Disclaimer: I do not own Avatar, I think that much is obvious, and I'm not gaining financially from this story.
Warning: character death
AN: So... I'm sure this has been done before but I really felt the need to write a zutara piece. If, in the future, I find that this story has fallen into the category of crappy zutara then I will take it down faster than you can say, "Aang." But for the moment I feel like posting it.
What Could Never Be
She died. Ozai cut her down while she fought Li and Lo. Aang immediately dove into the avatar state, while Zuko blocked out the sounds of Sokka's almost hysterical war cry to distract his father long enough for death to come on glowing blue wind. It was surprising when Aang simply dropped to the floor, calmed down without any assistance from her. Toph was there to catch him.
The funerals seemed endless. First was Ozai who Zuko spared only enough time on to prove to his people that the man was dead. They didn't exactly cheer and he didn't exactly expect them to. He burned his father's corpse in a rush of flame and anger. Iroh took Azula and Zuko was pleased to see that there were at least some cheers over her death. But the pleasure didn't last long. The war heroes would be burned that evening as the sun set and the moon rose. Her body was wrapped in a thin white cloth that still allowed those closest to it to see her features but that dulled the marks of battle and made her look like she was just sleeping. Aang just kept saying he was sorry -- to Sokka, to Hakoda, to her. Zuko didn't have the heart nor the courage to tell him the truth so he just let him keep on. He used his new status as Fire Lord as an excuse to eulogize her last of all. His speech was brief, focusing on her bending talents and her kindness. It was just long enough for him to steady himself on the raised dais. Someone remarked that the new Fire Lord had such compassion to be moved by the events of the day when his father would have stood superiorly by. Zuko would forever thank his days as the Blue Spirit for the slight of hand it took in that one moment of "compassion" to commit the crime he needed to. Aang burned her body and scattered the ashes in the sea.
Ten years later the world was a different place. Peace was slowly becoming the norm and the people of the Fire Nation actually liked their new ruler. It had taken some serious effort to get public opinion back on his side and Zuko doubted he could have done it without Iroh's help, but it was working. Zuko had been far too conflicted about his own bloodline to take a wife -- Mai had died fighting Suki -- and the people took well his decision to adopt the orphaned child of one of the noble houses. The boy was growing into a better teenager than Zuko ever was, but then he had the avatar for an uncle, not to mention the Blind Bandit, the master swordsman of Xiang Poh, and Zuko's own uncle who (in Zuko's not so humble opinion) outshone them all. The boy could even make tea.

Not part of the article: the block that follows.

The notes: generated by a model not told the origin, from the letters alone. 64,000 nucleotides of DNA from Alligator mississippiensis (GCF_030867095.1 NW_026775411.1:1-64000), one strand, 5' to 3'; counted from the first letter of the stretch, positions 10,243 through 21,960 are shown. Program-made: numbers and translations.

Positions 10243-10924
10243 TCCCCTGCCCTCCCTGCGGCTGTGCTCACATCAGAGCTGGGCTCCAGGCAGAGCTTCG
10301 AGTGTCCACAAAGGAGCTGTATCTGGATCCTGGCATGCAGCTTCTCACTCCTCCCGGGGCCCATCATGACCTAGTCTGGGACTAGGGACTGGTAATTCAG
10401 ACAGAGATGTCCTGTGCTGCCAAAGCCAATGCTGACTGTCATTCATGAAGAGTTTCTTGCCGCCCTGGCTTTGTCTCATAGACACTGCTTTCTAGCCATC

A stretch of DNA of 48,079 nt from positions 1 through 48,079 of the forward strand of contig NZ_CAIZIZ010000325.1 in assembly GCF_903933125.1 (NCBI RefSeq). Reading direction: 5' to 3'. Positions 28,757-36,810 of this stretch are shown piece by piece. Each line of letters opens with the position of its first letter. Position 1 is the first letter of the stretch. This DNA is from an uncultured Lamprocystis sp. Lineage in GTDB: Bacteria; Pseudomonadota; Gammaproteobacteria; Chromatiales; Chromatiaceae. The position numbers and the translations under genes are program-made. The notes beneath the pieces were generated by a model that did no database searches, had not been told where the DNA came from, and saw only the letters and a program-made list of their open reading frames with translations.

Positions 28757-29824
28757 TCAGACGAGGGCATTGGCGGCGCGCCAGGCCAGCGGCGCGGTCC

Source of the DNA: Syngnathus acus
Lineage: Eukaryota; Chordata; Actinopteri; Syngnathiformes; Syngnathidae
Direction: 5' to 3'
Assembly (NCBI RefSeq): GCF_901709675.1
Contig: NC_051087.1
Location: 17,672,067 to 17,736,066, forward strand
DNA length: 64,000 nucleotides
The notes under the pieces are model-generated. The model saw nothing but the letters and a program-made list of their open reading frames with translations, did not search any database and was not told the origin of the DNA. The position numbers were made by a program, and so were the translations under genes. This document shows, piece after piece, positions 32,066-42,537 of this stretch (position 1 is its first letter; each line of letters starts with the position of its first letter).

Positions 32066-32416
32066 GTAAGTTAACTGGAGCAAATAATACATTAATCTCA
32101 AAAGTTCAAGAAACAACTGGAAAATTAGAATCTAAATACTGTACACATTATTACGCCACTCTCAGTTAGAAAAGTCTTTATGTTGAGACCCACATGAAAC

There was a crash somewhere down the hall and Zuko's brush froze above the parchment. His attendants alternated between barely hidden smiles and worried glances. Zuko waved them off, finished signing his name, and stood.
"I know I have said it before, but I feel I must repeat: there is nothing General Iroh can tell you that I don't need to know!" They were all smiling now. "And him saying it's 'a surprise' in no way makes that fact go away." He walked steadily around the large mahogany desk and threw open the double doors. Down the red tapestry covered hall was Sokka, balancing the crowned prince of the Fire Nation on his shoulders and running in a strange serpentine pattern. Toph was beyond them, laughing on the ground as if she'd never get a steady breath again. Zuko smiled but quickly hid it. Instead he marched up the hall and pulled his son down.
"Having fun?" he asked.
Li -- the irony of the name had not been lost on either Zuko or Iroh -- smiled up at him and gave a breathless nod.
"Run along, you have studying to do," Zuko said, giving the boy a loving swat towards Toph.
"Aw, dad!" both Li and Sokka whined.
Zuko raised his good eyebrow at Sokka while Toph's laughter continued.
"I believe," Zuko said, "that if you finish your calligraphy lesson quickly enough, Master Finn will take you down to the kitchens for a lesson in custard making."
Li's face lit up and he was gone in an instant.
"You always did know how to ruin all the fun," Sokka said, but his words held none of the malice they had when they were children.
"Where's Aang?" Zuko asked.
Toph had finally recovered herself enough to stand. "There's a village in the central Earth Kingdom that's complaining of hauntings. He went to deal with it."
Zuko couldn't help but notice her tone. "And his loving wife is displeased?"
"It was supposed to be a reunion!" Zuko was not surprised that it was Sokka who cried out. "How can we have a reunion without the avatar?"
Sokka looked to his feet. "Helping Haru fight off some pirates."
"Uh huh," Zuko said slowly.
"Well," Toph said, linking her arms through theirs, "let's go!"
"Where?" both boys asked, letting her pull them forward.
"To the royal apartments of course! I want to see how a Fire Lord sleeps!"
"As if I would sleep with you in the room. I learned my lesson on the Bison."
"I only pushed you off once. The second time was Katara."
Zuko stiffened noticeably but Toph said nothing of it. She pulled them ever forward towards his room.
"My uncle told you the way."
Sokka shot him a smile over the girl's head, just as thankful as Zuko for the change in subject. "I think he enjoys torturing you just as much as we do."
"You have no idea."
Toph said, "He thinks everyone should see how their rulers sleep, it gives them a good idea of how their country is being run."
"You don't live in my country," Zuko argued. He was naturally ignored.